Despite a needlessly convoluted plot, a dreary visual palette, and a take on its titular titan that deviated rather dramatically from everything folks know and love about Kal-El, Christopher Nolan and Zack Snyder's gritty Superman reboot drew big crowds this weekend. Clearing the June opening-weekend record in a single bound, Man Of Steel brought in a super-heroic $125.1 million—the year's second-highest debut, behind that other man of steel, Iron Man. Revisionist takes on iconic properties are all well and good, but who was this sullen imposter in the red and blue? (One theory: he's actually this guy. Or maybe this one.) Does this mean audiences can now expect dark re-imaginings of other beacon-of-hope superheroes? Will Wonder Woman strangle Cheetah to death with her lasso in an inevitable Justice League lead-in feature? Will the Flash take on the NSA in a mega-budget, mega-obvious political allegory?
Moviegoers mostly treated the rest of the weekend's fare like it was made of Kryptonite. (Or, you know, the human equivalent of Kryptonite. Like mercury-soaked tuna or something.) Way, way back in second place was This Is The End, featuring the Justice League of Apatow-approved comedic stars. The film actually made a healthy $20.5 million, which is solid for an R-rated comedy about the apocalypse. Improbably holding strong in third place was Now You See Me, raking in another $10 million to bring its total to a better-than-expected $80 million. That pretty much makes it the surprise hit of the summer—especially since last week's where-did-that-come-from? horror hit The Purge took a ghastly nosedive. It made just $8.2 million in its second weekend, proving that audiences will watch Ethan Hawke fend off home invaders only when their other new option is a feature-length Google commercial.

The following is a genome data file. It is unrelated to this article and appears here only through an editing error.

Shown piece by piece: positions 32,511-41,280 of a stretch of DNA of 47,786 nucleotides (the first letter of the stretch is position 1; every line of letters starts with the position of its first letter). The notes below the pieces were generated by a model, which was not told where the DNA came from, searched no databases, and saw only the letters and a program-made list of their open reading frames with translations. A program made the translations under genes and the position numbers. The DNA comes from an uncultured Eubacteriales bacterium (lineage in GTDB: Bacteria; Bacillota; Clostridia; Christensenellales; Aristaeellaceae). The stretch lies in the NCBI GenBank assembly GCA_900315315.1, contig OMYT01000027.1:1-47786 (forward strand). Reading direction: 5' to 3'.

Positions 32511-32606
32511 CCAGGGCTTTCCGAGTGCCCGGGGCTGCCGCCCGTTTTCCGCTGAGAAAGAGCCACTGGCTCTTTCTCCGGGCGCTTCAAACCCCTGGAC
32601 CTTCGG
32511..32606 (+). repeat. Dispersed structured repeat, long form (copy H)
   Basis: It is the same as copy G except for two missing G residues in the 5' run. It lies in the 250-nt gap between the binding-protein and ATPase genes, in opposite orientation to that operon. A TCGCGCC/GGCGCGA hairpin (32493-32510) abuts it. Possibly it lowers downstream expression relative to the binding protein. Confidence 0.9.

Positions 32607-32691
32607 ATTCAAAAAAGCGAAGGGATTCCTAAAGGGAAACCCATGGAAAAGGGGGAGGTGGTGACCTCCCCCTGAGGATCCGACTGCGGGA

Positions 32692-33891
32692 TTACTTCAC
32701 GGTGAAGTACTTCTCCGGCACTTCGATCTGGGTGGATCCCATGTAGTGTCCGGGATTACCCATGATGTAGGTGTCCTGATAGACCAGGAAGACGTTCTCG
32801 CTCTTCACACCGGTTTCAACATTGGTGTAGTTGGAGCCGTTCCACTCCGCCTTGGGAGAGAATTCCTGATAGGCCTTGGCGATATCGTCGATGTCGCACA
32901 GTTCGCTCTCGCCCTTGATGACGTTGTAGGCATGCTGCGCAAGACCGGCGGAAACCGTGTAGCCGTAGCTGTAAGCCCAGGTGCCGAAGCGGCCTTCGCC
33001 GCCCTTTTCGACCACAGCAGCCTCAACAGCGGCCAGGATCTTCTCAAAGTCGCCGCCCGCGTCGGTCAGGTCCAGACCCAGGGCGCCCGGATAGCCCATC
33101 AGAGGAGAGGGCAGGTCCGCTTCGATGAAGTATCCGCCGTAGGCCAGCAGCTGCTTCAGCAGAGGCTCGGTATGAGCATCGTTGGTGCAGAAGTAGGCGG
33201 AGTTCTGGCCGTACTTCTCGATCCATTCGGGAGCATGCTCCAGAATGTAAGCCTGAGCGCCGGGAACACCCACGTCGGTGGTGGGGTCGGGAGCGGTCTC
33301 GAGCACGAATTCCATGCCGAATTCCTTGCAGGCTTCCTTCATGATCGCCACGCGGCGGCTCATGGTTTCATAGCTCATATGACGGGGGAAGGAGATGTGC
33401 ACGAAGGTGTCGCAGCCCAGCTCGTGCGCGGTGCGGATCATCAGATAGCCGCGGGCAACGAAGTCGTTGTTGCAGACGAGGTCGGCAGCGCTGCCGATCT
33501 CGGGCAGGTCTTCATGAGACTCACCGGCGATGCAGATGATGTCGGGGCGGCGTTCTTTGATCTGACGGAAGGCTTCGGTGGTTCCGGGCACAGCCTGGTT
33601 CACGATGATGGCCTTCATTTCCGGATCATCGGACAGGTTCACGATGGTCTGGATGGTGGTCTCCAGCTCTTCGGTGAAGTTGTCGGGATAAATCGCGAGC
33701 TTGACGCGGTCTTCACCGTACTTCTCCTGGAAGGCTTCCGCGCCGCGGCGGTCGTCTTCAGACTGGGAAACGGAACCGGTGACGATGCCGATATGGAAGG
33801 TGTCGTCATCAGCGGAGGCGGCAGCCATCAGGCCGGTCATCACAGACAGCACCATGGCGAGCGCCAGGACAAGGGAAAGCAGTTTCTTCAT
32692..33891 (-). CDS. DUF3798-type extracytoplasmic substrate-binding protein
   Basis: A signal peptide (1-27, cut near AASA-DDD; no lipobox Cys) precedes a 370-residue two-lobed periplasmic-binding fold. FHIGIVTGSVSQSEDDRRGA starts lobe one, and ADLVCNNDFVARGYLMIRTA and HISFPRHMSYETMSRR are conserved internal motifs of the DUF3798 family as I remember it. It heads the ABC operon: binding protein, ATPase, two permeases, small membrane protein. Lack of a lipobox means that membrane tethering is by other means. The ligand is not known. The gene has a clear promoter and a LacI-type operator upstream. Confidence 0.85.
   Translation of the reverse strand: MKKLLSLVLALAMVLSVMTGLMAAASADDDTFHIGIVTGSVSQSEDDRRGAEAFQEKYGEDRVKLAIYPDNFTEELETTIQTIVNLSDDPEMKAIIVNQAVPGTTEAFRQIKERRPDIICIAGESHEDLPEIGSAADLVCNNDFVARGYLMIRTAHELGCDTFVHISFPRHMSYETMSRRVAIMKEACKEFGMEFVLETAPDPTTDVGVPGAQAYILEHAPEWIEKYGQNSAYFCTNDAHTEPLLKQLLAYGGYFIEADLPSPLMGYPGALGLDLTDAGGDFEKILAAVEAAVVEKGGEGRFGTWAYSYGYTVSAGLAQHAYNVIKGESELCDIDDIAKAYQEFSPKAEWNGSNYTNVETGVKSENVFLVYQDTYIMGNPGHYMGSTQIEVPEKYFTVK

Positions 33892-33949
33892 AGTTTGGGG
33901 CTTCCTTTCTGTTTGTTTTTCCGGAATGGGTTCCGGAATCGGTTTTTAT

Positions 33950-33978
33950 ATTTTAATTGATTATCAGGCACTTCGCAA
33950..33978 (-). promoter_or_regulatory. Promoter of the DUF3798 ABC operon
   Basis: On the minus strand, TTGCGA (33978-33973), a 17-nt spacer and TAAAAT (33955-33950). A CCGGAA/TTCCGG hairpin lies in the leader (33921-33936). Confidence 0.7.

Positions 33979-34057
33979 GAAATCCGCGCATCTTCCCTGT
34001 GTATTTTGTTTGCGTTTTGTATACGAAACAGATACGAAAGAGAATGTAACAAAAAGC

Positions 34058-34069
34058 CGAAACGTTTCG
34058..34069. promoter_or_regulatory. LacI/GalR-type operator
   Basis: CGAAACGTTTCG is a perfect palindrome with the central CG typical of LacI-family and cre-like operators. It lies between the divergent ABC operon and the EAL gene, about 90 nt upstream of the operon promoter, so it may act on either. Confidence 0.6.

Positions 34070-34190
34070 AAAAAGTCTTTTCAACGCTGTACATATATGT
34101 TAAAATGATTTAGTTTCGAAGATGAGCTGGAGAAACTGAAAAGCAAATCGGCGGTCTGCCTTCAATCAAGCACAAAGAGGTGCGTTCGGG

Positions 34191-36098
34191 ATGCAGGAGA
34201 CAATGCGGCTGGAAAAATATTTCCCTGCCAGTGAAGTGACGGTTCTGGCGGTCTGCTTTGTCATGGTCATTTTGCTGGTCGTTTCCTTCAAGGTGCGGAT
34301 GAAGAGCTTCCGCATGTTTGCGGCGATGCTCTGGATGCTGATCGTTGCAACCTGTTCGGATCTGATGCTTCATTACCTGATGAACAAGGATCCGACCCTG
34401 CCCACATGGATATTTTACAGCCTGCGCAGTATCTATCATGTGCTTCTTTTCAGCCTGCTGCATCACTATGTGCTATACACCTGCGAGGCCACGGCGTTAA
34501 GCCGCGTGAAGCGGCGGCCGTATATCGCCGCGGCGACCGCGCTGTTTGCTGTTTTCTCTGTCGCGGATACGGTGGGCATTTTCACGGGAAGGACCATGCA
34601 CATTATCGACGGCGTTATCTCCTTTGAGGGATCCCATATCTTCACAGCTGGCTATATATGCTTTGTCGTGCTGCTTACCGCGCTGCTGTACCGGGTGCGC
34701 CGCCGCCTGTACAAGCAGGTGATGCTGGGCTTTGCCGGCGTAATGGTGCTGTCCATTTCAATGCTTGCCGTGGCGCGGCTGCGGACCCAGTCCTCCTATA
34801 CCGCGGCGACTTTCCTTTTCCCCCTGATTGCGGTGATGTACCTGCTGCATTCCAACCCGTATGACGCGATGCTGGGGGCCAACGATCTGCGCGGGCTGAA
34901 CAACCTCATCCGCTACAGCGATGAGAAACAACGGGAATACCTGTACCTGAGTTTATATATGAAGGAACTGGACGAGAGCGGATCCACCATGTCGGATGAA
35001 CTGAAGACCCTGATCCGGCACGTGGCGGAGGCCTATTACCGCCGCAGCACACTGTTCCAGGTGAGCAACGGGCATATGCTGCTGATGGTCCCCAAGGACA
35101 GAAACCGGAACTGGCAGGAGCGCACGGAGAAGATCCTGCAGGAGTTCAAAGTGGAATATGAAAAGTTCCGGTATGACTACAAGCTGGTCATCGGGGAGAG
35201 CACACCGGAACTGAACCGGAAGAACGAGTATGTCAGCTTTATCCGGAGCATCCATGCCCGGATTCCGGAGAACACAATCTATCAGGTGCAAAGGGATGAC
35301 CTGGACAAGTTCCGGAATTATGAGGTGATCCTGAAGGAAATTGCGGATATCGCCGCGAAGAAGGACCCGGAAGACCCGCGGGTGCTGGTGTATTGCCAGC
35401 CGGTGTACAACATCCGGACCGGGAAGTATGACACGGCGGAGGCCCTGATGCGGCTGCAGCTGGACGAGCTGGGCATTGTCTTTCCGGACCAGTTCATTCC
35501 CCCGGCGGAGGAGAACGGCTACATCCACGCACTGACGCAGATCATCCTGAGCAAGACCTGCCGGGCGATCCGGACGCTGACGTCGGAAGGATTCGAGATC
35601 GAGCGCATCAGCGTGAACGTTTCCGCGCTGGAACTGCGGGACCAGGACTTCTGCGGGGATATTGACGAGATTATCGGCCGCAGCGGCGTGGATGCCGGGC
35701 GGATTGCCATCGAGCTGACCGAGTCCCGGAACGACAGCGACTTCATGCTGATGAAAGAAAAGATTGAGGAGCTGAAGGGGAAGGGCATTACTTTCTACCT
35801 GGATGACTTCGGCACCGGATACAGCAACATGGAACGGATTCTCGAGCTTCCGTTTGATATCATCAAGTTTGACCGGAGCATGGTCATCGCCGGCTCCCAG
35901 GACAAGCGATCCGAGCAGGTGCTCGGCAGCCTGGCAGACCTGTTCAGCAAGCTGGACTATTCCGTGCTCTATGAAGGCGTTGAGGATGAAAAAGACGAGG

Further down the charts, The Bling Ride debuted to $210,000 on just five screens, while Before Midnight continued to climb, adding another million-and-a-half to its domestic haul. The film's $3 million intact is only about half of what its predecessors, Before Sunrise and Before Sunset, made in their theatrical runs. But the summer is young.
For more detailed numbers, visit Box Office Mojo.
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